EBS chief plays down prospect of private equity deal with investors
Less burden on the State in event of deal with Cardinal
EBS chief executive Fergus Murphy said yesterday he expects to have greater clarity within a couple of months regarding a potential private equity investment in the building society by Cardinal Asset Management.
Mr Murphy also said he was keen to play down the ongoing talks, noting that there was no certainty any deal would be done.
Cardinal is headed by Nigel McDermott and Nick Corcoran and had been at the centre of the so-called Mallabraca consortium, which had previously circled Bank of Ireland and Anglo Irish Bank over the past 18 months.
Mr Murphy also confirmed that, were a deal successfully concluded, the amount of money the taxpayer might have to inject into the institution could be substantially reduced from the €875m that is currently envisaged.
EBS has also been in talks with Irish Nationwide Building Society (INBS) for a number of months regarding a potential tie-up.
However, INBS management indicated this week that those talks have been put on ice as it starts to draft an EU state-aid restructuring plan.
This plan must look into three key scenarios -- a complete winddown of INBS, a potential merger, or the possibility of the society standing on its own two feet.
"It's very early stages," said Mr Murphy in relation to the private equity talks.
EBS is now being advised by NCB Corporate Finance and KPMG.
"If this were to work, (the investors) could take a substantial stake," Mr Murphy said, adding that it could "possibly" be a majority holding.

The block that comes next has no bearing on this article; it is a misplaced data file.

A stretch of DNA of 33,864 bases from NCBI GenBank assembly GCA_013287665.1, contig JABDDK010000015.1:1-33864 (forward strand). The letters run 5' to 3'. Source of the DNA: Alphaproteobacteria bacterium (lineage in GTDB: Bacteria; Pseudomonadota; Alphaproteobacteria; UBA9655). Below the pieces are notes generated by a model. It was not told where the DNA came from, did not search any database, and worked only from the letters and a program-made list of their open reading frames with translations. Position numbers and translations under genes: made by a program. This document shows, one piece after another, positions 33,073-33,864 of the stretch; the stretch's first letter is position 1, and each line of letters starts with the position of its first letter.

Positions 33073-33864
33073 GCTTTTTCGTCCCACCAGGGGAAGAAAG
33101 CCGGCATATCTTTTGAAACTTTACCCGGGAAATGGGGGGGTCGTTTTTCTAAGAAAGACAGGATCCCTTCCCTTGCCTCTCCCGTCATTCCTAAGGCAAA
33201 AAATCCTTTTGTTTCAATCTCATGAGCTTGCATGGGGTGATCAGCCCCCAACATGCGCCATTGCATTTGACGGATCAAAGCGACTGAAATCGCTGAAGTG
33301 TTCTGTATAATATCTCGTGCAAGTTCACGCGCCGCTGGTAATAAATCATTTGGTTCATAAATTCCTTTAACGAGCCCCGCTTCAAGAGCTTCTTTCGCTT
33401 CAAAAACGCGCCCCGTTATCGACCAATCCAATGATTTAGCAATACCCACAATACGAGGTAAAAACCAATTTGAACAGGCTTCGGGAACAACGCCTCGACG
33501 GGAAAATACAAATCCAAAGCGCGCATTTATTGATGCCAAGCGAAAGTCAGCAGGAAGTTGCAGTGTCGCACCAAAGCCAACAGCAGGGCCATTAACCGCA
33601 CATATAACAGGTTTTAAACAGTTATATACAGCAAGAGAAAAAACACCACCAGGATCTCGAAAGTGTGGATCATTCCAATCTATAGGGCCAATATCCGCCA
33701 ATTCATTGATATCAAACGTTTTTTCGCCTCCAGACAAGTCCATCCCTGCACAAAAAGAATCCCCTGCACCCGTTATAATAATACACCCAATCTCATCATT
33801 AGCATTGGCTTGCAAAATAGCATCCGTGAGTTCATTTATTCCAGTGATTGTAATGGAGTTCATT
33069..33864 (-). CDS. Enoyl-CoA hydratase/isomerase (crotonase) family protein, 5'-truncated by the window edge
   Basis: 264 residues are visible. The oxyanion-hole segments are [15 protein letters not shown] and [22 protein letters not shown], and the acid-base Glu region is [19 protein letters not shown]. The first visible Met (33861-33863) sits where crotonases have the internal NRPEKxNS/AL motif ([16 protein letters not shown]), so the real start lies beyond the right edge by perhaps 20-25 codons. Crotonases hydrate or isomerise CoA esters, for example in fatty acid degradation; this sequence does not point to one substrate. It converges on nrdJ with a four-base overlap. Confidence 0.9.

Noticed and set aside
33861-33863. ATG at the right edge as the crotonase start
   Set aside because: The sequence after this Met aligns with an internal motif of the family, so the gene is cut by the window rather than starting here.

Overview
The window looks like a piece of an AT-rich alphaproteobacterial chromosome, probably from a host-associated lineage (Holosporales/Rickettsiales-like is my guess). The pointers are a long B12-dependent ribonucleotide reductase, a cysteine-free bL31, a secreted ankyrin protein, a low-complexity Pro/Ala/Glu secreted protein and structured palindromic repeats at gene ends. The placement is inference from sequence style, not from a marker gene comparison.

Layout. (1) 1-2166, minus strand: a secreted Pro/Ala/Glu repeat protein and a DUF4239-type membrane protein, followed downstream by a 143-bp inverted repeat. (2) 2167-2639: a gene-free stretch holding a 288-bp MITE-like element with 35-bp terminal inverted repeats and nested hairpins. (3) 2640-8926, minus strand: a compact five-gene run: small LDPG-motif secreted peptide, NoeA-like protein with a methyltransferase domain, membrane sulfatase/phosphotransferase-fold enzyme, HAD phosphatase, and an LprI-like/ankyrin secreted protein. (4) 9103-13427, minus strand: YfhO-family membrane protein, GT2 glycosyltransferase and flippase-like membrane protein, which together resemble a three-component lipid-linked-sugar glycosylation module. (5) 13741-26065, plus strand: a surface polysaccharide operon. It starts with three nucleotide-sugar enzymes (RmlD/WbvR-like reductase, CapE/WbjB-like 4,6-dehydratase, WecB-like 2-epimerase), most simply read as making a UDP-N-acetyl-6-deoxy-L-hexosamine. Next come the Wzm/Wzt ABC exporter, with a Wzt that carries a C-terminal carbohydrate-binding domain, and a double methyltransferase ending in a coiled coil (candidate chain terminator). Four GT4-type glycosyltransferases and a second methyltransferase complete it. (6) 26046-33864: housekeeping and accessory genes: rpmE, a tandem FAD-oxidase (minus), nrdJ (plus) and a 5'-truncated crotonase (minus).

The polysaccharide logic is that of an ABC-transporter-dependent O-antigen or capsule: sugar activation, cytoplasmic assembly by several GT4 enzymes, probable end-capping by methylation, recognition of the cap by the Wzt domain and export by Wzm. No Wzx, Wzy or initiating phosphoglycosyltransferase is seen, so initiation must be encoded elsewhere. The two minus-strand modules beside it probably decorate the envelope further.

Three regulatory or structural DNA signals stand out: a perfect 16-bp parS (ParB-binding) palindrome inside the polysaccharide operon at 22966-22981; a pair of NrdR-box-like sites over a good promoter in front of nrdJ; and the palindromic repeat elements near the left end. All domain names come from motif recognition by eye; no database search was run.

"The soundings are good but the devil is in the detail," he added.
Still, it is understood that the Government is keen to see the potential private equity investors come up with a firm proposal in the very near future.
Mr Murphy said he didn't have a preferred option regarding either a private equity investment or a tie-up with INBS and a subsequent government cash injection.
"I think it's about mending the system. I think EBS can have a strong position in the system going forward as a genuine competitor in a lot of products AIB and Bank of Ireland have -- be that under a sort of government mutual scenario or a private equity scenario."
Mr Murphy also conceded that there would be valid public concerns about private equity outfits becoming involved, but that these could be addressed.
Mr Murphy also said that the percentage of its mortgage book now more than 90 days in arrears has roughly doubled since December last year from 2.8pc to 5.5pc. "I think we're going through the worst of it now, in 2010," Mr Murphy said.
He added that the increase was at the pace EBS had previously predicted, and said he expected the home loans arrears figure to peak at between 7.5pc and 8pc.